Studded Plate #1: LEGO Minifigures as RPG Miniatures (Lord of the Rings)
Studded Plate #2: Return of the Ring (The Hobbit and more Lord of the Rings)
Studded Plate #3: It's an Even Smaller World; Microfigures (LEGO Games: Heroica)
Thoughts about LEGO Friends (general assessment of the theme, not individual sets)

Non-LEGO Construction Toy Reviews

Action Figure Therapy's Godzilla Clones

LEGO Minifigures Series 19


Series 19 of the Minifigures theme was released September 1. This past weekend, I had a family trip that took us to a city with a LEGO Store, so we made time to stop there so that I could acquire as many of these figures as I wanted. This time around, I bought 12 out of 16 characters, with multiples of a few of them. The four I did not buy (and thus will not review here) are the Fire Fighter, Mountain Biker, Pizza Costume Guy, and Rugby Player. (I have limited use for sports minifigures, and the pizza costume reuses the large wedge piece from the watermelon costume in The LEGO Movie 2 Minifigures series.)

Bear Costume Guy: This figure's costume is a mix of white, turquoise, marigold, and coral pink, with a rainbow on its chest in the same colors. (Once again, my photo does not properly convey the intensity of the pink.) The accessories consist of a coral pink heart tile (most packs include an extra) and a rainbow tile with a couple more stripes than one on the body. Under the bear mask, the character's head is two-sided, with two rather adorable, cutesy expressions. The garish, patchwork palette will severely limit this figure's use as an RPG mini, but I foresee this character being popular among the LBGT+ community for its hearts and rainbows, as well as among teddy bear collectors of all kinds.

Dog Sitter: This woman wears overall shorts molded in two colors for the legs (as are the short sleeves on the arms), with printing on the front and sides of the legs and front and back of the torso. Her ball cap and ponytail are another two-color molded piece. She comes with two dogs, a dachshund (a new piece, with a stud on its back) and a French bulldog, and a shovel for scooping poop (also included).

Fox Costume Girl: This costume consists of an orange body with black feet (another two-color mold) and hands. The figure has white printing on the chest, tip of the tail, and neck part of the mask, and black-printed ears. The woman's head is two-sided, with a crooked smile on one side, and licking her lips on the other. She comes with a chicken and a sack. This figure would make a lovely kitsune or werefox, especially if the head is replaced by a blank white one to just leave the fox face. (I bought multiples for exactly this reason; everyone in my family has a kitsune character in their Pathfinder Society stable.)

Fright Knight: This knight has a typical breastplate and grille-fronted helm, but the legs and breastplate are printed with spiky, fluted flourishes with bits of rust around the edges. The torso is printed front and back with a very nice chain shirt, though this is completely covered when the breastplate is worn. The knight's shield is slightly longer than a classic shield, and bears the Fright Knights' bat emblem, with rusty patches around the edges. The head is a light seaform color, with large eyes and a fanged grin. (The face appears to have eyelashes at first glance, which usually means a female character, but they could also be seen as demonic eyebrows. I find this gender ambiguity, especially with the helmet on, to be a nice touch.) Finally, the knight has two transparent blue accessories, a helmet plume and a longsword; mine came with an extra of each. The sword makes an excellent ghost touch blade or other magic weapon.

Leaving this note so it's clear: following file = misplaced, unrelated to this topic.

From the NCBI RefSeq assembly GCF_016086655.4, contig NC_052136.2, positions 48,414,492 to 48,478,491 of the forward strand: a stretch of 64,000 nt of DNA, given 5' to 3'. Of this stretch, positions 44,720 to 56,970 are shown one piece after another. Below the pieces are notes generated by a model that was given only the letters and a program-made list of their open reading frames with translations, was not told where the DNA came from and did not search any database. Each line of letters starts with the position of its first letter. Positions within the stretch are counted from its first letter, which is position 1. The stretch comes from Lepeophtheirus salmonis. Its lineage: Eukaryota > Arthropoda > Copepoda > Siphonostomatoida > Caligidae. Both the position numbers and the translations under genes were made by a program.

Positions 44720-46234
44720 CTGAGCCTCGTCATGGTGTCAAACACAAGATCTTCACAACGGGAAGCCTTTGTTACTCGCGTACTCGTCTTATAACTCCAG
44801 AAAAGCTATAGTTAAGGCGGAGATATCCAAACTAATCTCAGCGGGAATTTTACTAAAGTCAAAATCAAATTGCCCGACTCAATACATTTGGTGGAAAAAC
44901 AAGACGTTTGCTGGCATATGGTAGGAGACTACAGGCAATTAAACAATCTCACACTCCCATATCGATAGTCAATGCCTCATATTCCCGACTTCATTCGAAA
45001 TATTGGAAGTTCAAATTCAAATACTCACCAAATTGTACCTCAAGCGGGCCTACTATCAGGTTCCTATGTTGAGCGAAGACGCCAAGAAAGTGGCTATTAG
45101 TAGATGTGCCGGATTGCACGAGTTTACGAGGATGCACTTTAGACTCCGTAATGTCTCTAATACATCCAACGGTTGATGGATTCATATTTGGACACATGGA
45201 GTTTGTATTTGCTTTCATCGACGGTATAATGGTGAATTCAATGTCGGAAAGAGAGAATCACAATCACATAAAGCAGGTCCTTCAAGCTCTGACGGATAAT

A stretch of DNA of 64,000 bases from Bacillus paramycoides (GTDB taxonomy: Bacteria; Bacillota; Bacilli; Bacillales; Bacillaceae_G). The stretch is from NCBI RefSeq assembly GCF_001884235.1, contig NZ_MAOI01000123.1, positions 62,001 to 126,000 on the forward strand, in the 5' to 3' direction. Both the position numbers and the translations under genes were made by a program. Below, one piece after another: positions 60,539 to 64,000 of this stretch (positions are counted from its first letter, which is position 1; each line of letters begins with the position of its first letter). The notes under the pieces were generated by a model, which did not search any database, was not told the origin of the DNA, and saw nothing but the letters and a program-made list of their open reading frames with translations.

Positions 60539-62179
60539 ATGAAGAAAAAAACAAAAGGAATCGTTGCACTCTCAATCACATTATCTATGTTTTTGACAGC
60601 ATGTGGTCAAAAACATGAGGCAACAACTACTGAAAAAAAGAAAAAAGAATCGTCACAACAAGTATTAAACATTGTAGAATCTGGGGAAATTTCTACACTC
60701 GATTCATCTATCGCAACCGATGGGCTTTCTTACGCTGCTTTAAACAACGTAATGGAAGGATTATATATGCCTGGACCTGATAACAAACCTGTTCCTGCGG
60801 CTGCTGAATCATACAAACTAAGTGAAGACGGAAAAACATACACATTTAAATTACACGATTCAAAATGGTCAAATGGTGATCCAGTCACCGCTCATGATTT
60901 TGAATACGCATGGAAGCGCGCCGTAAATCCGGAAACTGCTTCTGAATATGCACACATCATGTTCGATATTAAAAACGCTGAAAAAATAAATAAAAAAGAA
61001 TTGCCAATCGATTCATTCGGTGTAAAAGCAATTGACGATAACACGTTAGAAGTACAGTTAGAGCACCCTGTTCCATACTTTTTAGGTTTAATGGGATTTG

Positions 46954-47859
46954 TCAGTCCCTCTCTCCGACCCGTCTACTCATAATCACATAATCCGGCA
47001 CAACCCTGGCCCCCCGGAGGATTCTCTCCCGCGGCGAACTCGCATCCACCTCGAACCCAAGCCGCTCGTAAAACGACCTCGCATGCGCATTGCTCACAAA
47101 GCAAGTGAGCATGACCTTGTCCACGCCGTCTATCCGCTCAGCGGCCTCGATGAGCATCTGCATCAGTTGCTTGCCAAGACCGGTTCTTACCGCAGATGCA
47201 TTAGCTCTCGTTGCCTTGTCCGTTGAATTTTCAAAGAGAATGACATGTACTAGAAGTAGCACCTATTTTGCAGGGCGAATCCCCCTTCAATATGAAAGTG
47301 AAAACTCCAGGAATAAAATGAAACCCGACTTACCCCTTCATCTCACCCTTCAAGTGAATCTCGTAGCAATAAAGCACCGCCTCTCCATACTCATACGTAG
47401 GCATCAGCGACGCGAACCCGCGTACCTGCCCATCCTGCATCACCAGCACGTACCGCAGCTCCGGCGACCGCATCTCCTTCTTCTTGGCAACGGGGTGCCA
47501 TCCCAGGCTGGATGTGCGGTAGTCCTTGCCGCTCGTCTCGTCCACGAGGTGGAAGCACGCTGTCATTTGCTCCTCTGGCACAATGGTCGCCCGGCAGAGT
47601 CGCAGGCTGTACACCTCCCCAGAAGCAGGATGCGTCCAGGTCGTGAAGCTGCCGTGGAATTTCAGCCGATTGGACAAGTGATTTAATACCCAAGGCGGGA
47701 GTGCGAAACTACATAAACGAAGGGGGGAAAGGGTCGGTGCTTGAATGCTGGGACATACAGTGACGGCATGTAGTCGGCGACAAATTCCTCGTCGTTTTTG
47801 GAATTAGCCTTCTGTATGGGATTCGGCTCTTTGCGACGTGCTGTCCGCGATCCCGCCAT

Galactic Bounty Hunter: This character wears a black armored spacesuit, with shoulder plates and a helmet, with silver printing on the body and helmet. His chest armor bears the triple yellow triangle logo of Blacktron, one of the first enemy factions introduced in early Space sets. He wields a standard two-barreled pistol, and carries a red transparent datapad with a "wanted" poster. Under the helmet, his face is a weird pale blue, but it's unclear whether he is supposed to be an alien or have some kind of inner face shield. This mini won't be very useful in most fantasy games, but is perfect for a space opera game like Star Wars or Starfinder. (My daughter craved the armor for her Starfinder Society soldier.)

Gardener: This woman wears a purple floral print blouse (with two-color molded arms) that clashes loudly with her blue leopard-print pants. She also has lime-green hands (gloves), a lavender beehive hairdo, and shiny eye and lip makeup. She comes with a plant (a green stem with leaves) and a pink flamingo lawn ornament. The latter is a single piece, with a plastic leg pole and a hard rubber body. It would make a great accessory for the Disney Minifigures Alice to hold while playing croquet.